Tuesday, July 3, 2018

Earl Peak

Stuart Range from Earl Peak
7.5 miles round trip, 3400 feet elevation gain
Difficulty: Moderate-strenuous, steep final ascent
Access: Rough gravel road to trailhead, Northwest Forest Pass required

Earl Peak, in the Teanaway region of Washington State's Cascades, is a lofty summit with wide views on the sunny side of the Cascades. The hike to the peak is a journey with numerous delights during early summer- the trail features wildflowers, verdant meadows, shaded forests, and burbling streams. While similar in nature to many other Teanaway hikes, such as Navaho Peak or Iron Bear, Earl is still a gorgeous and worthwhile hike and a good escape from the crowds on the western slopes of the Cascades.

I hiked Earl Peak on an early summer Sunday when dreary weather was forecast in Seattle and in the Western Cascades but the sun was out over the Teanaway. A good friend and I left Seattle taking I-90 east, driving into the rain as we crossed Snoqualmie Pass. By the time we reached Cle Elum and left the interstate, clouds had given way to bright sunshine. We followed Highway 903 through Cle Elum; the road turned into Highway 10 after leaving town. About three miles past the town, we stayed to the left to head onto Highway 970 in the direction of Wenatchee. Another four miles on, we turned left onto Teanaway Road and followed the paved but narrow road along the Teanaway River, with good views of both the Teanaway and Stuart Ranges appearing before us. The paved road changed to a good gravel when the road entered Okanogan Wenatchee National Forest; we followed the gravel road for a little over a mile past a bridge over Stafford Creek to the junction with NF-9737. Here, we took the left fork and followed it to the junction for the road to the Beverly Turnpike Trailhead, which was just before a bridge over Beverly Creek. This road was very bumpy and rocky; while it can probably be handled by most low clearance vehicles, we decided not to risk it and parked alongside the road and walked the final mile to the trailhead.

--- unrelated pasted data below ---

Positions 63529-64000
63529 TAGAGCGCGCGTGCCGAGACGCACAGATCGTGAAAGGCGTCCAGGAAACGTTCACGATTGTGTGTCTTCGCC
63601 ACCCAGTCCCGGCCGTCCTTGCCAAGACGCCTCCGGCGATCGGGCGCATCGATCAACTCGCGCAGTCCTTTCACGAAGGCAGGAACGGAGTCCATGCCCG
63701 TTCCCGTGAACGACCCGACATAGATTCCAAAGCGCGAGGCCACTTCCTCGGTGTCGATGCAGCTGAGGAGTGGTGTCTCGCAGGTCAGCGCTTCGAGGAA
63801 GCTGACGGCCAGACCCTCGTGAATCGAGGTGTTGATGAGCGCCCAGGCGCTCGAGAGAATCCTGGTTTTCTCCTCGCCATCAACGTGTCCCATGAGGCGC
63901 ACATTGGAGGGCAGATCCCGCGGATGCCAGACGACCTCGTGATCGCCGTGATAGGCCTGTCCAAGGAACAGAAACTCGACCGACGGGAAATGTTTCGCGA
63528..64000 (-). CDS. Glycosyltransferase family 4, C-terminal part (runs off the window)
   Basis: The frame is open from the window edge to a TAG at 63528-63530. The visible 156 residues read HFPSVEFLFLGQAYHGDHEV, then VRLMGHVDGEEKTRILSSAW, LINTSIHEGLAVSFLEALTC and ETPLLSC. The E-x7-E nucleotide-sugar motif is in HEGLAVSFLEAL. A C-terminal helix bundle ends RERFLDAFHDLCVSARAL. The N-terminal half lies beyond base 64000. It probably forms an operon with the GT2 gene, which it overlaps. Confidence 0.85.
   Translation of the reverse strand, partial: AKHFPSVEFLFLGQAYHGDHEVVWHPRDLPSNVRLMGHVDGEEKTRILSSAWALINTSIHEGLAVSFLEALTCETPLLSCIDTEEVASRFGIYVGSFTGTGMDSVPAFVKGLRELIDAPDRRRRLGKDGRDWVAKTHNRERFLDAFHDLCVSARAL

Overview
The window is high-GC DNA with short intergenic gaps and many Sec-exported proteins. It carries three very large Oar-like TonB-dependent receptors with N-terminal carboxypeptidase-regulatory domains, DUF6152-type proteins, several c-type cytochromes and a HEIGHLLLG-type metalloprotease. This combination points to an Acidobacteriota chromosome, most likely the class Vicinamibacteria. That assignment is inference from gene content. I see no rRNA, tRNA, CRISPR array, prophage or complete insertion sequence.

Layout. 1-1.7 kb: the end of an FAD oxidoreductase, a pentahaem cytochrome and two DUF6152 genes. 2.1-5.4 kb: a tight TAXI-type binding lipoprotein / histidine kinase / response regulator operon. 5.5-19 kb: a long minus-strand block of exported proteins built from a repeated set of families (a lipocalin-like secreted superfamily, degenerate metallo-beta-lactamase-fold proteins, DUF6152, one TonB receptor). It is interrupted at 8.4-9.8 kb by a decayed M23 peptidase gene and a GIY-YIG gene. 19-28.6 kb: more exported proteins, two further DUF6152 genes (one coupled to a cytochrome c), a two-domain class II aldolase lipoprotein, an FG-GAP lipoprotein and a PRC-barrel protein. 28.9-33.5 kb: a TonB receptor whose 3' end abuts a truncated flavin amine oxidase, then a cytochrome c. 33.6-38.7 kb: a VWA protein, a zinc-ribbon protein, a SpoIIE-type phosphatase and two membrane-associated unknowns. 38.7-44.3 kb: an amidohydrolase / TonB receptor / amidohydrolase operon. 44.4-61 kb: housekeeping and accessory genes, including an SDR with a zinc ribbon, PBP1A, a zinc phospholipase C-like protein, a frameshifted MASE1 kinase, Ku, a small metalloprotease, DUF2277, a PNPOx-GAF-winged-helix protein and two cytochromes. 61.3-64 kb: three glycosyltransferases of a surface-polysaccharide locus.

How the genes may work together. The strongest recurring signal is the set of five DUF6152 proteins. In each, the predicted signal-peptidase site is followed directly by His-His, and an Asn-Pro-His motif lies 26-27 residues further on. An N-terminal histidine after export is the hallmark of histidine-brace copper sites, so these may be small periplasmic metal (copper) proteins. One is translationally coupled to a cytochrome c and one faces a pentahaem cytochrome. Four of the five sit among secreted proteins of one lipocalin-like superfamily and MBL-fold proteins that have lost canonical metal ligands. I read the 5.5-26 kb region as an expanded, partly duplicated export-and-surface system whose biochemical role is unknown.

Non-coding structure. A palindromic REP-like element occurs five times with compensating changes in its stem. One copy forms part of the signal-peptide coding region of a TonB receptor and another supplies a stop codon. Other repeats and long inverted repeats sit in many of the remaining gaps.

From the trailhead, we immediately crossed a well-built bridge over Beverly Creek and began a gentle ascent along an old roadbed on the right bank of Beverly Creek. Wildflowers bloomed near the trail and we saw many butterflies flitting around, busy with the business of pollination.

Butterflies!
Half a mile into the hike, we came to a junction between the Beverly Turnpike Trail and the Bean Creek Trail. Here, we took the right fork to ascend towards the Bean Creek Basin. This trail began climbing with a steeper grade as it climbed along Bean Creek. A few hundred meters past the junction, the trail crossed Bean Creek via an easy rockhop.

Bean Creek
After the creek crossing, wildflowers along the trail exploded: the path climbed through grassy slopes filled with lupine, paintbrush, hogweed, scarlet gilla, and columbine.